2 min read.Updated: 16 Sep 2021, 01:41 AM ISTLivemint
The government’s mix of measures doesn’t just lighten a heavy burden on telecom firms, its AGR redefinition also shows a welcome ability to rethink its stance in response to a crisis
After a painfully long wait, even as India’s telecom sector struggled under the weight of an extraordinary regulatory burden, relief finally arrived on Wednesday. The Union cabinet approved a package to rescue the ailing sector. The Centre announced a slew of financial relaxations, with sectoral liberalization and procedural easing thrown in, and declared a dramatic reversal of its long-held stance on an issue that had roiled the industry in general and older telecom operators in particular: whether their adjusted gross revenues (AGR), to be shared with the government as part of a public-private pact made about two decades ago, should include revenues from their non-telecom operations. It was New Delhi’s insistence that they must, upheld by our apex court, that slapped older players with huge bills on past dues and threw the finances of Vodafone-Idea (VI) and Bharti Airtel into a tizzy, though their numbers had already been battered by a price war led by the relatively recent entrant, Reliance Jio. The worst hit was VI, which has been on the verge of collapse, a possibility that raised worries of India being left with an effective duopoly in a vital market from an infrastructure perspective. That prospect has receded for now, thanks to a breather given on AGR dues, but even more notable is the official redefinition of the term to mean just telecom revenues from now on.
Immediate succour for telecom firms has taken the shape of a four-year moratorium on the payments they owe the Centre after our judiciary rejected the argument some two years ago that they only needed to part with a portion of their telecom earnings. To the extent that significant liabilities have been pushed forth, this will improve the survival odds of VI, give Airtel space to regain its earlier levels of performance, and relieve the market’s leader Jio of its payment burden as well. A write-off of AGR dues may have been left out of the cabinet’s consideration for the fulfilment of judicial orders, but something clearly had to be done. Kumar Mangalam Birla, who stepped down recently as VI’s chairperson, had even offered the government his business group’s stake in the company to keep it going. With pressure on its cash flows relieved, VI’s calculus would now have changed. Interestingly, once the period of forbearance is over, telecom companies will have the option of paying some dues through equity.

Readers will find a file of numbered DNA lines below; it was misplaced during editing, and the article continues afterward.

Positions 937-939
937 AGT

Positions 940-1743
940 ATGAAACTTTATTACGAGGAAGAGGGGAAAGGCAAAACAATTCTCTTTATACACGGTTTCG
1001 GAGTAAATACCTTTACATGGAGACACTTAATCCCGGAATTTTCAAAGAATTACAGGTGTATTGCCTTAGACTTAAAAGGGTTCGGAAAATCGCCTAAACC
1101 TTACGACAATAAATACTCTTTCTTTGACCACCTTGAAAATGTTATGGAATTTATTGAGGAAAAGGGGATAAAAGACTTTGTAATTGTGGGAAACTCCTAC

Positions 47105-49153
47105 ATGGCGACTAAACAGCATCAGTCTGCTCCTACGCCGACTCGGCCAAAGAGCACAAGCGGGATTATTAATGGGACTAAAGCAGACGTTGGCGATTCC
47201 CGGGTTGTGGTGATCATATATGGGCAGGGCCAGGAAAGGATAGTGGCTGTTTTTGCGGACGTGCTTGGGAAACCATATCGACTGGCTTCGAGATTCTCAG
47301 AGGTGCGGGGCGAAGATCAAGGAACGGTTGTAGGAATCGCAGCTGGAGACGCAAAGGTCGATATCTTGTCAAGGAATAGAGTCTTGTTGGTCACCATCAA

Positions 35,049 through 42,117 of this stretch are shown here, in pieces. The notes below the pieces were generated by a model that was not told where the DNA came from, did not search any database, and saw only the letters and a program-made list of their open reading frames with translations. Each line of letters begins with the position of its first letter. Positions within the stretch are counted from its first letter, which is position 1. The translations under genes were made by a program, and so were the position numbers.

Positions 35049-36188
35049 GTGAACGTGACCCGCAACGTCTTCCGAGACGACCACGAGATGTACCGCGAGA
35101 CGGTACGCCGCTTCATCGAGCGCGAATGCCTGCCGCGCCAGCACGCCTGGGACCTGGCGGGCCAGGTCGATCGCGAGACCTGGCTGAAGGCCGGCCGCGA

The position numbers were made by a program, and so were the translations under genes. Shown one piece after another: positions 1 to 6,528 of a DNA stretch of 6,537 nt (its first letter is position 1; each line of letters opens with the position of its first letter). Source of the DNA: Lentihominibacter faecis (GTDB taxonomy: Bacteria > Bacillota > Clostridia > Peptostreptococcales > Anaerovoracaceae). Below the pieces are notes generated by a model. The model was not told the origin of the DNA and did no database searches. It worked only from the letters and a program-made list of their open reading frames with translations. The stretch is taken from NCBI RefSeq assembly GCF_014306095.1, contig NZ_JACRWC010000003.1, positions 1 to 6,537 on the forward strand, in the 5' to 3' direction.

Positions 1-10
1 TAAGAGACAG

Among other measures, the interest rate charge on delayed licence and spectrum fees has been reduced, no bank guarantees will be sought for future spectrum auctions, the tenure of allocated airwaves has been stretched by a decade to 30 years, allottees will be allowed to surrender this resource after 10 years, and airwave-sharing had been eased. For global investors, India’s cap on foreign direct investment in the sector via the automatic route has been removed, permitting full overseas ownership of local firms without any need of prior approval. The very sweep of these revisions is an indication that the Centre remains responsive to distress in fields of business that need to prosper for the sake of our economy’s expansion in a scenario of rapid internet adoption. All in all, if its display of flexibility on policy details has offered the sector reassurance of its concern, its big shift on what slice of the sector’s action it’s entitled to is impressive. It reflects appreciation of the fact that the spirit and letter of an agreement may differ. And sometimes, the former serves our collective interest better.